Miriam Sved: My grandmother's story is definitely the springboard for the book. She was part of a group of young Jewish mathematicians who used to meet weekly at the statue of Anonymous in Budapest to discuss maths problems, the political situation and their personal lives. The way she talked about all three of those things – the mathematical, the political and the personal – inspired the story, as did some of her 'characters'.
She spoke a lot about the eccentric genius Paul Erdős, of whom everyone else in the group seemed a little in awe, but also protective and sometimes exasperated by – he was brilliant but also utterly hopeless: he couldn't tie his own shoes, and his mother buttered his bread.
Then there was my grandmother's best friend since high school, whom she called Epsz, who sounded like she was brilliant and beautiful.
There was the suggestion of a love triangle – or at least an admiration triangle – between Epsz, Paul Erdős, and another boy in the group called Gyu Szekeres.
Epsz brought the group a particular problem that sounded fascinating (even to me, as a complete maths dud), about whether you can find patterns within groupings that seem meaningless. Gyu Szekeres came up with a generalisation, partly as a way of 'winning' Epsz's hand – which seems to have worked; Epsz and Gyu got engaged and were married until their nineties (and they died on the same day as each other).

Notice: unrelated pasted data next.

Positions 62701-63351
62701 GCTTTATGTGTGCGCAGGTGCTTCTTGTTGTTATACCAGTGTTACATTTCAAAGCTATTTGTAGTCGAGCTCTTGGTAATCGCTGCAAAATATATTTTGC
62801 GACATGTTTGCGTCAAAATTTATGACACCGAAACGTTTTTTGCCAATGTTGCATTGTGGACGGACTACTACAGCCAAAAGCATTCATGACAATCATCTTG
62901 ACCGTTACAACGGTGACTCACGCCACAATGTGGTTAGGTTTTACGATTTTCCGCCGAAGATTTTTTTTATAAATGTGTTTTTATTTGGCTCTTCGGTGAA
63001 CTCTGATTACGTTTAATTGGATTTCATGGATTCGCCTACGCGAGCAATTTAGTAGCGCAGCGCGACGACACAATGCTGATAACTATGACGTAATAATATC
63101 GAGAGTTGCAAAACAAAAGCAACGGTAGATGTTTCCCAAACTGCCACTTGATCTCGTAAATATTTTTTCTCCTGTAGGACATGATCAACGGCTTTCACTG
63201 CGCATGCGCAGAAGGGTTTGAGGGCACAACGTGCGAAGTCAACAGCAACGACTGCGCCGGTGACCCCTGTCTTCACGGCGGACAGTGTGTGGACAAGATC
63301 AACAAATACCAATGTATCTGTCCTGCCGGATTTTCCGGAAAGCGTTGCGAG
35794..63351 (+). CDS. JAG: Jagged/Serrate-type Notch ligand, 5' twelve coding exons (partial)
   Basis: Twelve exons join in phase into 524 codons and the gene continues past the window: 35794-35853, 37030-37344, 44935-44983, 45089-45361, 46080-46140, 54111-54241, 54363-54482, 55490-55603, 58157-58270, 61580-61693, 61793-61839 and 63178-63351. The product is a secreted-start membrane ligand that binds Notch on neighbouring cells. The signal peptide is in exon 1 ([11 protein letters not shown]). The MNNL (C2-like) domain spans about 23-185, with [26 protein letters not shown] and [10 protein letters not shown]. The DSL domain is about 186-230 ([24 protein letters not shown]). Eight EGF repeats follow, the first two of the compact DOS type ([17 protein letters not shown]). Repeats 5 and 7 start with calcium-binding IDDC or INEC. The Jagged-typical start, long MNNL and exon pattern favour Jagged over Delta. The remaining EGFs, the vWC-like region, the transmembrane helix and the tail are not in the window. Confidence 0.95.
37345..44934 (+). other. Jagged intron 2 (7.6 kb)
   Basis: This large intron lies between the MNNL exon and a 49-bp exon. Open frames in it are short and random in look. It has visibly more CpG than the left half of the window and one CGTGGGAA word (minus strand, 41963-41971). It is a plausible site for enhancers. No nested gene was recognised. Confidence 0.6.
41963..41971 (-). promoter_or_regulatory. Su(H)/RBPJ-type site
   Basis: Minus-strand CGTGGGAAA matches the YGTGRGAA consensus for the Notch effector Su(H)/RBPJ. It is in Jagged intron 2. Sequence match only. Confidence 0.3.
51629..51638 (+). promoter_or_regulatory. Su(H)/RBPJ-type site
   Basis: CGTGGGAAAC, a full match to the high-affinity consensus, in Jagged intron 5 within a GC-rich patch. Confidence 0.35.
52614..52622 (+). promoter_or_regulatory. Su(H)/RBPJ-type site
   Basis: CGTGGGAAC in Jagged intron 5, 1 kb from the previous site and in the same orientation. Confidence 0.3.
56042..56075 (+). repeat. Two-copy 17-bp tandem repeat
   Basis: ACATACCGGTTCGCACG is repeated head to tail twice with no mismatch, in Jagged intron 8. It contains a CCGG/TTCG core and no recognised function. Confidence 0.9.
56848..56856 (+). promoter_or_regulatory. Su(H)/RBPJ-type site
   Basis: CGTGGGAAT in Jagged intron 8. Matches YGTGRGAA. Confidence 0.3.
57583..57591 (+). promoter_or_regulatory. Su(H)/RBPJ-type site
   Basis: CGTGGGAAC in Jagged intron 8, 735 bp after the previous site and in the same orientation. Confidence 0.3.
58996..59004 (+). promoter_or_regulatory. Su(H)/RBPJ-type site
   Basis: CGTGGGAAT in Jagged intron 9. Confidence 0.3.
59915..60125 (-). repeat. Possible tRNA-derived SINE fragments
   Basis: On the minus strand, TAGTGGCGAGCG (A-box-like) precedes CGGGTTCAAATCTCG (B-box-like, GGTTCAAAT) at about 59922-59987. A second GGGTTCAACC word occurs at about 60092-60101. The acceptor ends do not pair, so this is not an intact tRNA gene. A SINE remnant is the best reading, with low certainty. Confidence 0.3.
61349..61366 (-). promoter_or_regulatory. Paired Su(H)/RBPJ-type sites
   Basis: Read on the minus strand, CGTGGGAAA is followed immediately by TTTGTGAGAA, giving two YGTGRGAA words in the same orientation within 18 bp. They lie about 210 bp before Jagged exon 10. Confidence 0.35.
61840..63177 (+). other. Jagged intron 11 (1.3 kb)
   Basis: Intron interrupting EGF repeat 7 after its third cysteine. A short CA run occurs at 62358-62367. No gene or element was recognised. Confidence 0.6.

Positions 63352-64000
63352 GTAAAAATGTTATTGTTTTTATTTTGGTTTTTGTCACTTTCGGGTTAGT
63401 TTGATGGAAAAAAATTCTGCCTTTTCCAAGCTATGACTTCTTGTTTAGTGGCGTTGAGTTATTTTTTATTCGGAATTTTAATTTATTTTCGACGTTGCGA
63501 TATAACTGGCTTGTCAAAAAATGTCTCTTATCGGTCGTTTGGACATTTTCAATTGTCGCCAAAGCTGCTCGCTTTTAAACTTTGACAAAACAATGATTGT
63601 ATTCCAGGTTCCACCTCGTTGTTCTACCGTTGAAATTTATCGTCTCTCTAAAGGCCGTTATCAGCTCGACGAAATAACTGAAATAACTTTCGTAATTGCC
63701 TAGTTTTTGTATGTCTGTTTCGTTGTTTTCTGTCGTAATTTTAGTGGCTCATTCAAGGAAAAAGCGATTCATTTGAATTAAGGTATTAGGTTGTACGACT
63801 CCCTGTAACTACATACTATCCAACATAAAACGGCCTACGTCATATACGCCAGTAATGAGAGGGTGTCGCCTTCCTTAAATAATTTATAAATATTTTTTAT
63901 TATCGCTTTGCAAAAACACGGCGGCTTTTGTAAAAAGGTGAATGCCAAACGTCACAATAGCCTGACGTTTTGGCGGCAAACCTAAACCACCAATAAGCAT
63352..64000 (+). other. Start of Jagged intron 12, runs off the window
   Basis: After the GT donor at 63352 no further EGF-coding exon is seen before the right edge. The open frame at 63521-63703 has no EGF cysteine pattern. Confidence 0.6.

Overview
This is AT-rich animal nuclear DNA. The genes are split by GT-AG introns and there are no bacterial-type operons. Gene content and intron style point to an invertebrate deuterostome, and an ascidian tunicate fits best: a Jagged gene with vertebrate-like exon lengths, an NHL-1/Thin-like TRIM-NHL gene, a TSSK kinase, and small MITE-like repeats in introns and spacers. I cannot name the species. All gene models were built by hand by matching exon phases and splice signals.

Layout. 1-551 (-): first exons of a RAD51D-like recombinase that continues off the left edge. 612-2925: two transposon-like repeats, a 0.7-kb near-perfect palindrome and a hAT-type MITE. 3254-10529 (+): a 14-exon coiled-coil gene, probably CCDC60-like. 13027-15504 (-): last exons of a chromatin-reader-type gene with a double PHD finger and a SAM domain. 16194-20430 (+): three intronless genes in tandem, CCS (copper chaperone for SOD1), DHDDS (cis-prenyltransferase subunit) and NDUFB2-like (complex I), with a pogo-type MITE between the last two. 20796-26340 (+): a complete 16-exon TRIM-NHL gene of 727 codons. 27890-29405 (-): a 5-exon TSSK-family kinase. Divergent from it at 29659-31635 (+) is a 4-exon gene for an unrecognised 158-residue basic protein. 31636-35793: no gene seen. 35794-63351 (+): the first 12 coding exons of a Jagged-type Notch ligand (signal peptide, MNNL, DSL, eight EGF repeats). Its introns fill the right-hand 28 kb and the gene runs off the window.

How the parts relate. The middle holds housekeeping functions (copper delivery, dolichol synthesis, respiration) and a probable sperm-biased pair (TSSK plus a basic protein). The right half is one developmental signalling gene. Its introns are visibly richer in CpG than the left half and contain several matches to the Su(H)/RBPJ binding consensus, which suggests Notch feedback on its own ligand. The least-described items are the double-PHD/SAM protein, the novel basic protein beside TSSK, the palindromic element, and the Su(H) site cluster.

Paul Erdős started calling Epsz's problem the 'Happy Ending Problem'. But he and Gyu Szekeres went on to work on it without Epsz. The question of why she dropped away from the work niggled at me.
Ultimately the book diverges a lot from what happened in their lives, but this kind of personal/mathematical intrigue in the midst of intense political upheaval was definitely an inspiration.
The other thing that inspired me was the way my grandmother talked about that period in her life as a very happy time. Although she and my grandfather left Hungary in 1938, it wasn't because they had any inkling of what was coming – there were racial persecutions and employment laws that restricted their professional opportunities, but from the way she spoke about that time I was struck by the sense of people living their own golden age as everything crumbles around them. (And that seemed relevant to our world now, when in some ways it feels like everything is on the brink; it makes me wonder: how do any of us know when we're passing the tipping point?)
Question: There are several issues raised in this book. Was this deliberate or did the story evolve this way?